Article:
Take the 2-minute tour ×
Stack Overflow is a question and answer site for professional and enthusiast programmers. It's 100% free, no registration required.

I'm creating a printer class that will need to print both HTML strings and HTML documents. So basically it can get:

Printer.Print("<b>Hello world</b>");

And

Printer.Print(@"C:\hello.html");

So in designing my class the Print method definition I'm deciding between the following:

public static void Print(string inputString, string mode){
    if(mode=="htmlString"){//Print the string itself}
    else if(mode=="htmlFile"){//Print the document in the filepath}
}

Or

public static void Print(string inputString){
    if(file.Exists(inputString)){//Print the document in the filepath}
    else{//Print the string itself}
}

In general, which is the better practice? The first option requires another argument which is not great, but then if we use the second option, if we intend to actually print a file but use an incorrect file name, it will print the wrong thing.

share|improve this question
1  
Building facades for the user can look smart, however it can become very confusing to build methods that do several different things, while their name do not tell you anything about what they do exactly. In this case there is a huge difference (and impact) in printing a simple string and opening and closing a file. For a start, how about HTML that contains just plain text of a filename? In your sample I cannot print a simple filePath as string. –  Caspar Kleijne Feb 10 '11 at 18:36
    
Good point, I didn't think of it much from that perspective. –  sooprise Feb 10 '11 at 18:38
    
I would reccomend Mr. Disappointment's answer, it is clear to read and there is no confusion on how something should behave. –  Caspar Kleijne Feb 10 '11 at 18:39

3 Answers 3

up vote 5 down vote accepted

A lot of times there is just too much room for contingencies, specifically in this case where you have to determine how to act based on the input, then further do validation processing (i.e. File.Exists), it's crying out for false positives. In my opinion do something like this instead:

public static void PrintString(string input)
{
    //print the string, knowing precisely this is the intent,
    //and if not, it's what you're going to do anyway!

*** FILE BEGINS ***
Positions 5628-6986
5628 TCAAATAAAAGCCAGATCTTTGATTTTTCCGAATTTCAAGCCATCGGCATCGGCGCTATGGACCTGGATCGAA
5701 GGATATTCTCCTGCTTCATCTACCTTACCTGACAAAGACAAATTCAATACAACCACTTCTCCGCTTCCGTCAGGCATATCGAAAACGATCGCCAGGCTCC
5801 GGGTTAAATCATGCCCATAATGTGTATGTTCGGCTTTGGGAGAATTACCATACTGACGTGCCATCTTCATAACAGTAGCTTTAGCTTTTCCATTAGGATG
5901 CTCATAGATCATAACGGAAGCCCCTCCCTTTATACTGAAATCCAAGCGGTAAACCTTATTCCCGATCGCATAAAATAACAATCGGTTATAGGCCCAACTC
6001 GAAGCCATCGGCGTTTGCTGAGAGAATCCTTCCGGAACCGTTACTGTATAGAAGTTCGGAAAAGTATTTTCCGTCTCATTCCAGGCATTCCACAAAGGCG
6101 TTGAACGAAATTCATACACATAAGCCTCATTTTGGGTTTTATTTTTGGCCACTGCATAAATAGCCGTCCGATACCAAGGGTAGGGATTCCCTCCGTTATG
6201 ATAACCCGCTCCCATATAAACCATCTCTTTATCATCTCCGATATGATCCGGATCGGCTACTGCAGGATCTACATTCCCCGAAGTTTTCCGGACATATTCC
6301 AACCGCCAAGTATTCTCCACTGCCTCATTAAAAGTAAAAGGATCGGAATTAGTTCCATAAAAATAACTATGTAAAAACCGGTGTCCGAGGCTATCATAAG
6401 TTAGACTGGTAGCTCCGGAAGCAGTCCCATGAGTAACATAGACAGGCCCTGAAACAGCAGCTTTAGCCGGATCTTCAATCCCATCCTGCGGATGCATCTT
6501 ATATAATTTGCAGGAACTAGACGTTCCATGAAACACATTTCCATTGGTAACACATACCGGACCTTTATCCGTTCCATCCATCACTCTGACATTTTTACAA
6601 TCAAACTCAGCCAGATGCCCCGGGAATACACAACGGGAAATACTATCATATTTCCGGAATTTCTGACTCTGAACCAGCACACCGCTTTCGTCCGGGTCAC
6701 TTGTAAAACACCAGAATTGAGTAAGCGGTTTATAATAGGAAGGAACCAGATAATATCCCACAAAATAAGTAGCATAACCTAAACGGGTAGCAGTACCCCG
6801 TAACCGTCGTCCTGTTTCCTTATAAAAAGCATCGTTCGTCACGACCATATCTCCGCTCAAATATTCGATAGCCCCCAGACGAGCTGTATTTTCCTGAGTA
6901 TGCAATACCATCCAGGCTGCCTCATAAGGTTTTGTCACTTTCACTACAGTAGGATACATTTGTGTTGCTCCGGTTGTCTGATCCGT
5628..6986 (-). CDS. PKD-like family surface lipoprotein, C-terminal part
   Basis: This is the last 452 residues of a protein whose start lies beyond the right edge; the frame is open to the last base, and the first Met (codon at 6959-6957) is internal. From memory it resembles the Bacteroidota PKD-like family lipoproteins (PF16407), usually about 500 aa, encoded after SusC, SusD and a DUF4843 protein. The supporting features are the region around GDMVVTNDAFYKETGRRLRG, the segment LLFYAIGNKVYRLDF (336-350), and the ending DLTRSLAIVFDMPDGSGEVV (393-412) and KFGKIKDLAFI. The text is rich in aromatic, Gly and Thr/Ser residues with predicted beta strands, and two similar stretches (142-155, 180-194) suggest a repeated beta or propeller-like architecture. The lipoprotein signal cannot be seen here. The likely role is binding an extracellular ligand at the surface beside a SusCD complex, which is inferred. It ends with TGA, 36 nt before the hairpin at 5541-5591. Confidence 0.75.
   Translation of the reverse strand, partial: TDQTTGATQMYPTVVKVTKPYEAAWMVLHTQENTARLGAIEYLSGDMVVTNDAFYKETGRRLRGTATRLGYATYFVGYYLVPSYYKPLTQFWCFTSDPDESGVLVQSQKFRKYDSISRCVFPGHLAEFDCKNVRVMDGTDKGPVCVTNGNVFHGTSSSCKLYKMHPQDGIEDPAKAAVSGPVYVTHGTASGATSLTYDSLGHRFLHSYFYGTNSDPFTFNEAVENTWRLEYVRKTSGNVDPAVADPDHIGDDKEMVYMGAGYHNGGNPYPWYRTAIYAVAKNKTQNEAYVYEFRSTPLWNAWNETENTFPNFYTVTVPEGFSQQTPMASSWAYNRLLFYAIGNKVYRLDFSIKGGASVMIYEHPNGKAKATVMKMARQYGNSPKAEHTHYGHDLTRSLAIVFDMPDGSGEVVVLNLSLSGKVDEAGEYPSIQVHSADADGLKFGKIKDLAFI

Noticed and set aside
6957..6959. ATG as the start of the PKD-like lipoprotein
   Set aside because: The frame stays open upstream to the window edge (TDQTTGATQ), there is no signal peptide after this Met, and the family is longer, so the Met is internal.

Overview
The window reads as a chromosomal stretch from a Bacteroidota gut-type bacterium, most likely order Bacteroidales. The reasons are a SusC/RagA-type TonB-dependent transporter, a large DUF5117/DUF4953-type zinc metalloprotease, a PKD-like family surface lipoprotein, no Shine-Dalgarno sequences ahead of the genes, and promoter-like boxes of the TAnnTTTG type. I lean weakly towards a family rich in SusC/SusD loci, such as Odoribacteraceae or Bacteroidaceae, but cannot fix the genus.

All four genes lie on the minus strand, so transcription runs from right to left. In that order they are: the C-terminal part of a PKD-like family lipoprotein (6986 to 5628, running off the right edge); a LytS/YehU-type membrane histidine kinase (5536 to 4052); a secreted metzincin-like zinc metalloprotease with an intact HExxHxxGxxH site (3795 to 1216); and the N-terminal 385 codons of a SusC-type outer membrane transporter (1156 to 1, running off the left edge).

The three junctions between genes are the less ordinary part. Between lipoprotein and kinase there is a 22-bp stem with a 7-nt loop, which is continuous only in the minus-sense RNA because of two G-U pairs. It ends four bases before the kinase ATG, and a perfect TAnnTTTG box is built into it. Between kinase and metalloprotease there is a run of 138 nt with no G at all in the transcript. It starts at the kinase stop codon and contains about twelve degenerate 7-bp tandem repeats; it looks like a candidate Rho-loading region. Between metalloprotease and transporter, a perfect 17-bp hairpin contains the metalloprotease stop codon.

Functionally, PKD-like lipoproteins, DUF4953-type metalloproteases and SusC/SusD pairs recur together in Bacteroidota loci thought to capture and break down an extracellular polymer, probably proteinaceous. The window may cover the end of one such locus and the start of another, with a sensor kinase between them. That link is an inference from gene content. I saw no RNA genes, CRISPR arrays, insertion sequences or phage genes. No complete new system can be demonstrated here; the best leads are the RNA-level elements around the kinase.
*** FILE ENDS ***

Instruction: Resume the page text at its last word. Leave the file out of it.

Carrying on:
}

public static void PrintFile(string fileName)
{
    //no qualms here, you're going to print a file
}
share|improve this answer
    
I'm looking for a "Best Practice" answer. Is this the correct answer in a "Best Practice" sense? –  sooprise Feb 10 '11 at 18:31
    
I would have to say yes - although I didn't hear such as gospel, let's see what others think too. This way there is no if's or but's or anything in-betwixt, the code is explicit. Even if both simply call an internal helper method which does the meat of the work but is hidden from users, save them from confusion (or at the very leave having to read documentation for a method which could speak for itself). –  Grant Thomas Feb 10 '11 at 18:34
    
That makes good sense, thank you :) –  sooprise Feb 10 '11 at 18:37
    
...any time. :) –  Grant Thomas Feb 10 '11 at 18:50

I would suggest that you go with the design that Mr. Disappointment suggested.

However, if for whatever reason you want to keep the original idea I would make a slight alteration. Rather than pass mode as a string pass it as an enum instead. In fact you could wire the suggestion from Mr. Disappointment into this aswell. For example

public enum PrintMode
{
  File,
  Raw
}

public static void Print(string printData, PrintMode mode)
{
  if(mode == PrintMode.Raw)
  {
    //Print the string itself
  }
  else if (mode == PrintMode.File)
  {
    //Print the document in the filepath
  }
  else
  {
    throw new ArgumentException("Invalid print mode specified");
  }
}

public static void PrintString(string input)
{
  Print(input, PrintMode.Raw);
}

public static void PrintFile(string input)
{
  Print(input, PrintMode.File);
}

Your second idea is a bad idea as you would be performing unnecessary filesystem checks whenever a user is printing a raw string. More importantly it would probably throw an exception as, when printing a raw string, this will not be a valid file path. So the Exists check will probably blow up.

share|improve this answer

I agree that using two methods is the best approach. However, the .Net conventions would have the following method names:

public static void Print(string path) { ... }
public static void PrintHtml(string html) { ... }
share|improve this answer

Your Answer

 
discard

By posting your answer, you agree to the privacy policy and terms of service.

Not the answer you're looking for? Browse other questions tagged or ask your own question.